New Jersey legislators passed legislation that would have made it easier for parents of seriously ill children to obtain medical marijuana as part of their treatment plan. However, on Friday, Governor Chris Christie refused to sign the legislation into law, instead requesting a number of amendments.
Christie vetoed the part of the legislation that would have made it so that children, like adults in the state, could be approved to use medical marijuana with only the signature of one physician.
Christie has said that the only way he will allow children to use medical marijuana is with the approval of a psychiatrist and pediatrician, which is essentially unneeded approval because that is already stipulated in the state’s original medical marijuana law. Currently, parents are required to get the approval of the child’s primary care physician, a pediatrician registered in the MMJ program, and a psychiatrist. Of all the doctors registered with the state’s medical marijuana program, only two are pediatricians and 16 are psychiatrists, making it incredibly difficult for a child to enter the program.
“It’s forcing people to shop around for physicians, and parents of sick kids don’t have time for that,” said Meghan Wilson, whose 2-year-old daughter, Vivian, suffers from Dravet syndrome, which causes prolonged seizures so severe that she cannot be in the sunshine or near brightly colored objects. “It’s putting undue burden on parents who are already at their wits’ end,” she said.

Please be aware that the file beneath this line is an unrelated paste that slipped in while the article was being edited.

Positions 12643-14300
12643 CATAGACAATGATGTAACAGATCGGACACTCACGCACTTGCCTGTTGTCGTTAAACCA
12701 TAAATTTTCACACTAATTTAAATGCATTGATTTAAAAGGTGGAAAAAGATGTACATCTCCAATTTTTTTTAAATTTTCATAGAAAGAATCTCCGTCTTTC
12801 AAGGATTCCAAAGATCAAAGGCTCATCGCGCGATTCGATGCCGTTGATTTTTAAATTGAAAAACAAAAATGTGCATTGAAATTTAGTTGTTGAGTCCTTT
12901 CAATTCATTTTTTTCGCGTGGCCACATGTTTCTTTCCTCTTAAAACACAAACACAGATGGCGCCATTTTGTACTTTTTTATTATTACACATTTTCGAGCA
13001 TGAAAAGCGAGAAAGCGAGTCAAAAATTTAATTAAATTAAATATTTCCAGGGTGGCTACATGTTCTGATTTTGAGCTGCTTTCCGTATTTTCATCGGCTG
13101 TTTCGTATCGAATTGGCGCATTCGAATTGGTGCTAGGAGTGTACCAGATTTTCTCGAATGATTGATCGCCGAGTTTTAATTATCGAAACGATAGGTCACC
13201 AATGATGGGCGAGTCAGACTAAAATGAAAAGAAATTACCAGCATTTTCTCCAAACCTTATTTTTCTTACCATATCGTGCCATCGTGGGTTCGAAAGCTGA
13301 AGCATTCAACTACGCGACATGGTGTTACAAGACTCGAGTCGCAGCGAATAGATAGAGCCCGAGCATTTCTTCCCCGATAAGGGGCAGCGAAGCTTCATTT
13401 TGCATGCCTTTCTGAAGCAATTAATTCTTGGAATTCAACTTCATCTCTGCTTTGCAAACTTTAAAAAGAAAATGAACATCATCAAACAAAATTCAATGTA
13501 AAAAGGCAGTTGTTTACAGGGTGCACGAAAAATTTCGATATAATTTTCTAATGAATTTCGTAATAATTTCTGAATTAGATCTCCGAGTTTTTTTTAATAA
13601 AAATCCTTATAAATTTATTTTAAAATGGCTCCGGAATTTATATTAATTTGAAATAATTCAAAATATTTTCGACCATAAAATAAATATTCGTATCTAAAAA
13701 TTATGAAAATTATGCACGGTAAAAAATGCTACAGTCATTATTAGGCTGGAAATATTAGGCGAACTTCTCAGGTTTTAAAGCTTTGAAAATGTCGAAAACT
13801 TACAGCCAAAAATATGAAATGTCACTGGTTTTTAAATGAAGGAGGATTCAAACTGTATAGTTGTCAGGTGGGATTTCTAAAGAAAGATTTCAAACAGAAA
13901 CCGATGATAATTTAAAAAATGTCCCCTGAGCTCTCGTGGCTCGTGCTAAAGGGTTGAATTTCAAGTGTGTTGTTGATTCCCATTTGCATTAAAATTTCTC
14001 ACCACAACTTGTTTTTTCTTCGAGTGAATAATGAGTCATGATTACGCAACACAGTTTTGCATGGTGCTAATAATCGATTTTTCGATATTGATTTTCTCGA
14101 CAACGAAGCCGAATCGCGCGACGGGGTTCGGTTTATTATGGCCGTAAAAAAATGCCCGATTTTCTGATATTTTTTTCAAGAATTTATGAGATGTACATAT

Mr. Christie said he was “acting with the belief that parents, and not government regulators, are best suited to decide how to care for their children” — a line that could signal reassurance to conservative voters, who may dislike medical marijuana but dislike government control even more, especially when it comes to how they raise their children.
Governor Christie took the maximum two months to deliberate on the bill, which would have become law by default on Monday had he not acted on it. The measure had been approved by legislators with a large bipartisan majority. With his decision he released a statement that said, “Today, I am making common-sense recommendations to this legislation to ensure sick children receive the treatment their parents prefer, while maintaining appropriate safeguards,” he said. “I am calling on the Legislature to reconvene quickly and address these issues so that children in need can get the treatment they need.”
“It’s unfortunate that these families were forced to wait nearly two months while this legislation languished on the governor’s desk, and now he is prolonging their suffering by telling them they must wait even longer,” Assemblywoman Linda Stender, who sponsored the bill, said.
On Friday, Christie did approve part of the legislation which would allow dispensaries to provide edible marijuana. Additionally, he approved legislation that eliminates a part of the law that limited dispensaries to carrying only three strains of marijuana at a time.
New Jersey’s medical marijuana program took a very long time to implement, with its first collective only opening late last year. That dispensary, Greenleaf Compassion Center, remains closed after announcing they would shut down due to low inventory. The Montclair collective shut down in mid-June, saying that they would take a 2 week hiatus to build up a surplus of “quality medicine.” As of publication time, the collective has yet to reopen, leaving all medical marijuana patients in need of quality medicine.
Many anticipate that Governor Christie is pushing for a run in the 2016 presidential elections, and believe he does not want to be seen as the man who approves “pot for tots”.